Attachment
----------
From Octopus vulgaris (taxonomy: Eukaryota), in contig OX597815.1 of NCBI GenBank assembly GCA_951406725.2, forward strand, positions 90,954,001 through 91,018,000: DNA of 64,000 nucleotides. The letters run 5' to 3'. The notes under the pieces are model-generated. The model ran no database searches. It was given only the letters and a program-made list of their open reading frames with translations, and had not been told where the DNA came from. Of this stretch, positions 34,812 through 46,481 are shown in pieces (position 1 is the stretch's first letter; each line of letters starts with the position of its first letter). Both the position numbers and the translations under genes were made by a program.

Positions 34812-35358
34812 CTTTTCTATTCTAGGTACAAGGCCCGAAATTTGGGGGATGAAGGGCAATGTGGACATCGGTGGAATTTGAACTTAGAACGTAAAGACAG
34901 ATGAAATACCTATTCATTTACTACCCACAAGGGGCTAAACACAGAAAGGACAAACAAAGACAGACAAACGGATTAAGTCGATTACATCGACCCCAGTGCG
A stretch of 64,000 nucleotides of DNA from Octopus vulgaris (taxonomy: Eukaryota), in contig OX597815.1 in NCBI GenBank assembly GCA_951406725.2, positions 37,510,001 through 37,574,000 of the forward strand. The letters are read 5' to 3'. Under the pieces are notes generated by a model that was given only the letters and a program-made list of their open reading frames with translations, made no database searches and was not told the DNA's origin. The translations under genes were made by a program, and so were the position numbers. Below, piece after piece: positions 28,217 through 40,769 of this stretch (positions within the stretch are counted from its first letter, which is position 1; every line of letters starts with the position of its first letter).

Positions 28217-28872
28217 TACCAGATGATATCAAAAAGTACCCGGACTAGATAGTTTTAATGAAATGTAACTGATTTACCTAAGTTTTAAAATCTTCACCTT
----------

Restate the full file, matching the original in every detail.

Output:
From Octopus vulgaris (taxonomy: Eukaryota), in contig OX597815.1 of NCBI GenBank assembly GCA_951406725.2, forward strand, positions 90,954,001 through 91,018,000: DNA of 64,000 nucleotides. The letters run 5' to 3'. The notes under the pieces are model-generated. The model ran no database searches. It was given only the letters and a program-made list of their open reading frames with translations, and had not been told where the DNA came from. Of this stretch, positions 34,812 through 46,481 are shown in pieces (position 1 is the stretch's first letter; each line of letters starts with the position of its first letter). Both the position numbers and the translations under genes were made by a program.

Positions 34812-35358
34812 CTTTTCTATTCTAGGTACAAGGCCCGAAATTTGGGGGATGAAGGGCAATGTGGACATCGGTGGAATTTGAACTTAGAACGTAAAGACAG
34901 ATGAAATACCTATTCATTTACTACCCACAAGGGGCTAAACACAGAAAGGACAAACAAAGACAGACAAACGGATTAAGTCGATTACATCGACCCCAGTGCG
A stretch of 64,000 nucleotides of DNA from Octopus vulgaris (taxonomy: Eukaryota), in contig OX597815.1 in NCBI GenBank assembly GCA_951406725.2, positions 37,510,001 through 37,574,000 of the forward strand. The letters are read 5' to 3'. Under the pieces are notes generated by a model that was given only the letters and a program-made list of their open reading frames with translations, made no database searches and was not told the DNA's origin. The translations under genes were made by a program, and so were the position numbers. Below, piece after piece: positions 28,217 through 40,769 of this stretch (positions within the stretch are counted from its first letter, which is position 1; every line of letters starts with the position of its first letter).

Positions 28217-28872
28217 TACCAGATGATATCAAAAAGTACCCGGACTAGATAGTTTTAATGAAATGTAACTGATTTACCTAAGTTTTAAAATCTTCACCTT